This is my story. There are hundreds of identical stories across the UK at the moment. Of small, entrepreneurial businesses being thrown off track by short-term thinking. We’re not looking for public funding or subsidy. We’re not looking for special treatment. We’re looking for an understanding that if the UK is to grow out of recession we need to think about achieving a balance between jobs and property development. We need councils to fight for the kind of balanced city centres that people want to live and work in. We need the wider community to realise that creative industries generate exactly the kind of environment that makes commercial property development successful in many cases. After all, many cities are currently considering exactly how to catalyse the kind of creative hub that The Dispensary had already built, by itself, in Bath.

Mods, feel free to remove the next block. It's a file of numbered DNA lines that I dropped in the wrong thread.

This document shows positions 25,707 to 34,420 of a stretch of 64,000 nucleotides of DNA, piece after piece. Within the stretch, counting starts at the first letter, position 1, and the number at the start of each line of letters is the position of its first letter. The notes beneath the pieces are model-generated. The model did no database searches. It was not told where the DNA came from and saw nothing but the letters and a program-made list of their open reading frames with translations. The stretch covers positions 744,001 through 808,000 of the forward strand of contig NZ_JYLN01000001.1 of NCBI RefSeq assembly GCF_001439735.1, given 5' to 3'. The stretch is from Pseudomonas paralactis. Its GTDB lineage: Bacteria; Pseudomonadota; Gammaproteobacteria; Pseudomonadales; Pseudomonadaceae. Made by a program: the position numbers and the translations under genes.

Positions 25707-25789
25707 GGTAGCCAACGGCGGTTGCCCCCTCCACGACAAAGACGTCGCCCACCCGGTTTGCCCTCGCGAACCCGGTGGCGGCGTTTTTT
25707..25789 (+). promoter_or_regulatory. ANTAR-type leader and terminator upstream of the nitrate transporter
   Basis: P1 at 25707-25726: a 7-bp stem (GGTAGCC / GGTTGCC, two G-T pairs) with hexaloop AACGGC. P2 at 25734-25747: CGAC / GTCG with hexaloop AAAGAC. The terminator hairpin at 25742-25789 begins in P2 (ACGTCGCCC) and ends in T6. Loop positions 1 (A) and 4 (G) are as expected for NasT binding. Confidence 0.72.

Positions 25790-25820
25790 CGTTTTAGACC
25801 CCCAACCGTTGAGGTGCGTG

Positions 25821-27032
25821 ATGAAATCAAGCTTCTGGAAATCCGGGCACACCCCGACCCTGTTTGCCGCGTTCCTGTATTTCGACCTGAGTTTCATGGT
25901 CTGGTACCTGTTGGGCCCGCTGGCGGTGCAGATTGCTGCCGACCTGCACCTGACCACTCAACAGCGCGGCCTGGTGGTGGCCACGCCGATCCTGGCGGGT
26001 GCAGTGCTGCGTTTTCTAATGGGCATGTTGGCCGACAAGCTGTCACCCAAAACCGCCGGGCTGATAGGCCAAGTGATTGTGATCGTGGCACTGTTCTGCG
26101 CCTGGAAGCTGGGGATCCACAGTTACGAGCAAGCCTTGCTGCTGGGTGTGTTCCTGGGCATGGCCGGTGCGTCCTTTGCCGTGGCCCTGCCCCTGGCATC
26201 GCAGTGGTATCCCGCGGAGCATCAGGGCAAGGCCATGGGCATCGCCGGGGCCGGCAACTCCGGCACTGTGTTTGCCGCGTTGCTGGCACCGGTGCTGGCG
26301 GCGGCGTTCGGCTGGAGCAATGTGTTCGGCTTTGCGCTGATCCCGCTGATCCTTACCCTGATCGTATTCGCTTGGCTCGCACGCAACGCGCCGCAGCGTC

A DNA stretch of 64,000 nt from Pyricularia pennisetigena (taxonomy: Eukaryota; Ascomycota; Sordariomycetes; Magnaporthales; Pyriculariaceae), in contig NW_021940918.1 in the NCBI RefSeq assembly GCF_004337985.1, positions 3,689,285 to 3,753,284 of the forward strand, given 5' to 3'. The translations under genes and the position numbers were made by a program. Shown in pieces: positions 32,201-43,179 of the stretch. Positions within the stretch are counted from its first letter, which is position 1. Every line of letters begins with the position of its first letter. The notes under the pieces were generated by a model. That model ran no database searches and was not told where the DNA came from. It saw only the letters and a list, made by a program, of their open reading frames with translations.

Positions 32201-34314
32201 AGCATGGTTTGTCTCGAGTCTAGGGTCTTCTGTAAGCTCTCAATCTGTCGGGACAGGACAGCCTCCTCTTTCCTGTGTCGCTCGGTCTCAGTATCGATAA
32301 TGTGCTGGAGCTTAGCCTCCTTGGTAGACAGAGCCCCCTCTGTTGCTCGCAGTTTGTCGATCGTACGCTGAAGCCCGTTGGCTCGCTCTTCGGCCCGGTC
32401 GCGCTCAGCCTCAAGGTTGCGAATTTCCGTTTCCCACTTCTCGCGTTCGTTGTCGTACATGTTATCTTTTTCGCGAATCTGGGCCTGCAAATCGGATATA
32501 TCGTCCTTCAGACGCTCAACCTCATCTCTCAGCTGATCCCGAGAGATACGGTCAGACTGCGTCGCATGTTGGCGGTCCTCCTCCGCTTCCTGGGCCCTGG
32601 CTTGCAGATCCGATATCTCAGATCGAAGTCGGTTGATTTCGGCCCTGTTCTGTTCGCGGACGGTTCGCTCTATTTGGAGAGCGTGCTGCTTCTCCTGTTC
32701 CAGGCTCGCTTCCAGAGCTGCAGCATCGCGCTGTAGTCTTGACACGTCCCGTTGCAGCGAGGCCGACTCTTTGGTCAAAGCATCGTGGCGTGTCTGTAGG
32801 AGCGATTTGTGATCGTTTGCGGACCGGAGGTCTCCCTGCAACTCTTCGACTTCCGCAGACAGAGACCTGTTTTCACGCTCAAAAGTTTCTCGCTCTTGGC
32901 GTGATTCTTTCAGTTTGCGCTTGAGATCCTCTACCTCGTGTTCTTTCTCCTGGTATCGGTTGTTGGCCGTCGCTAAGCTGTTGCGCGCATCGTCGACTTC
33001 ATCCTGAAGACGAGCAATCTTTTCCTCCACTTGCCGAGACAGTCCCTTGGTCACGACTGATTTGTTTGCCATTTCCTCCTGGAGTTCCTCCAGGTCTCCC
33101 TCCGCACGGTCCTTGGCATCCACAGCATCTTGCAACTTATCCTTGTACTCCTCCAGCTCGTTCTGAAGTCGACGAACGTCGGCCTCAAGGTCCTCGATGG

It’s probably too late to effect a different outcome for The Dispensary. But for Bath and dozens of other UK cities, I hope we can build up a debate about balancing the need for more housing with the need for small company growth. And the creative industries in particular need to stand up and be counted. We need to start drawing a line.

Innovationeering 2.0 (and other buzzwords)

Incubation is suddenly hot again; accelerators are gearing up and hubs are the centre of the action. In the last week alone Telefonica (owner of O2) has launched its Wayra incubator space in London, while Orange and Publicis have launched a £250m OP Ventures fund to provide early-stage (start-up) and late-stage funding for tech companies. These arrivistes join an already established incubator “sector” from the pioneer and darling YCombinator, now arriving in London to replicate their huge success in the Valley, to locally-born and highly successful Seedcamp.